This strikes me as the information that is vital to understand what likely happened. Attorney General John Ashcroft had certified, over and over, that the NSA program was legal. Suddenly, Ashcroft was taken ill. The next thing that happened, according to Comey, was that Comey notified the White House that he would not sign the certification that Ashcroft had signed some 20 times. Comey did not say–amazingly, no one asked him–whether he ever told the White House that Ashcroft had agreed with this conclusion on the very day when he was taken to the hospital.
So it is hardly surprising if, confronted with sudden intransigence from a brand-new, acting attorney general, Alberto Gonzales and Andy Card thought that the problem lay with Comey’s staging a sort of palace coup. It may well have been reasonable for them to go to see Ashcroft to get the same certification they had gotten many times before.
When they got to the hospital, they found that Ashcroft seconded Comey’s legal concerns, based on the review that had just been completed. That caused some confusion, no doubt, but it led to the White House meeting between Comey and President Bush, followed by a meeting between Bush and FBI Director Robert Mueller. The upshot of those meetings was that Bush, apprised of the results of DOJ’s legal review, told Comey to do what he thought was right.
Bush reauthorized the NSA program, but immediately thereafter, Comey says, the program was revised in some unspecified way to satisfy the DOJ’s new concerns. Subsequently, the program continued to be reauthorized and recertified by DOJ every 45 days.
So if you put the whole sequence together, it may well be that no actor in this admittedly lurid drama did anything wrong. Ashcroft and Comey apparently decided to go along with the conclusions of the Office of Legal Counsel and insist on changes in the program. Nothing wrong with that. Gonzales and Card may well not have known of Ashcroft’s changed opinion, arrived at on the same day he went to the hospital–this is a key fact we don’t know–and thought that Comey was trying to reverse his boss’s judgment. So they went to see Ashcroft personally. Nothing wrong with that, as far as we know. Ashcroft set them straight; nothing wrong with that. (It’s worth noting that Comey described Ashcroft’s performance as a demonstration of physical and moral strength that was unprecedented in his experience.) President Bush then got into the act, learned the facts, and told Comey to do whatever he thought was right as acting Attorney General. Nothing wrong with that; on the contrary. The NSA program was revised to satisfy DOJ’s concerns, and continued in effect, protecting Americans from terrorist attack, to the present time. Nothing wrong with that, to say the least.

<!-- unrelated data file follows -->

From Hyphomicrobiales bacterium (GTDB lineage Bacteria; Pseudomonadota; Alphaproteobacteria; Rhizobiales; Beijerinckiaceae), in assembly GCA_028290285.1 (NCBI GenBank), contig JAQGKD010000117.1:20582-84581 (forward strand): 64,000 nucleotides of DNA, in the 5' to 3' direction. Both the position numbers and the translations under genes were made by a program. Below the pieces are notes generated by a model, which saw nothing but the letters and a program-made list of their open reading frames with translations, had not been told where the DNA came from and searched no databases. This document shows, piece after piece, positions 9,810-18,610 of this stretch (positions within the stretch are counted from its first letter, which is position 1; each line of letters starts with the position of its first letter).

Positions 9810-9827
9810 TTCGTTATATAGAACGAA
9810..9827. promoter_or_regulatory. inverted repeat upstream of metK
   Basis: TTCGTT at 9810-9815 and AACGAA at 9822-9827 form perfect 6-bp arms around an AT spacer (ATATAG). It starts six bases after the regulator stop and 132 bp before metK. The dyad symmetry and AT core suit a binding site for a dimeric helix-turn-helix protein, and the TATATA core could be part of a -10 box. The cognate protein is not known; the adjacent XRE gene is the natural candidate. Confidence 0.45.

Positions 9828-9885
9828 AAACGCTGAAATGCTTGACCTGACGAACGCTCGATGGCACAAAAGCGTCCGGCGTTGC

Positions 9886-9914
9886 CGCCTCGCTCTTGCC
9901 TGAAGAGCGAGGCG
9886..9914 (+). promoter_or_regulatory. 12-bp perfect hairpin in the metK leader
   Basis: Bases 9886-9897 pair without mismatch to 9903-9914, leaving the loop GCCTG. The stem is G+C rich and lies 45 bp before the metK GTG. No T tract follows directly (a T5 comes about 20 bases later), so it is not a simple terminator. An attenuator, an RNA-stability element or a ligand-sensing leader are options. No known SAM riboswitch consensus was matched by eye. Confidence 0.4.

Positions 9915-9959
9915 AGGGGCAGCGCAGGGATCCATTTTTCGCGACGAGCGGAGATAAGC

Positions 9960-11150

This is not, of course, the story you will get from the fragmentary and incoherent accounts that are appearing in the press.
One more point: Senator Schumer made a prolonged attempt to get Comey to say that it was illegal for the administration to continue, briefly, the NSA program without DOJ certification of legality. Democrats and others on the left will undoubtedly claim that they now have proof of the program’s “illegality.” But Comey refused to go along with this theory. He pointed out that DOJ certification was not a legal requirement. Rather, the DOJ process was part of the procedure that President Bush established by executive order. Thus, it was perfectly legal for the program to continue in the brief absence of DOJ certification, pursuant to the order of that same executive.
It’s an interesting story. But, based on what we know, it is not clear that there is anything discreditable anywhere in it.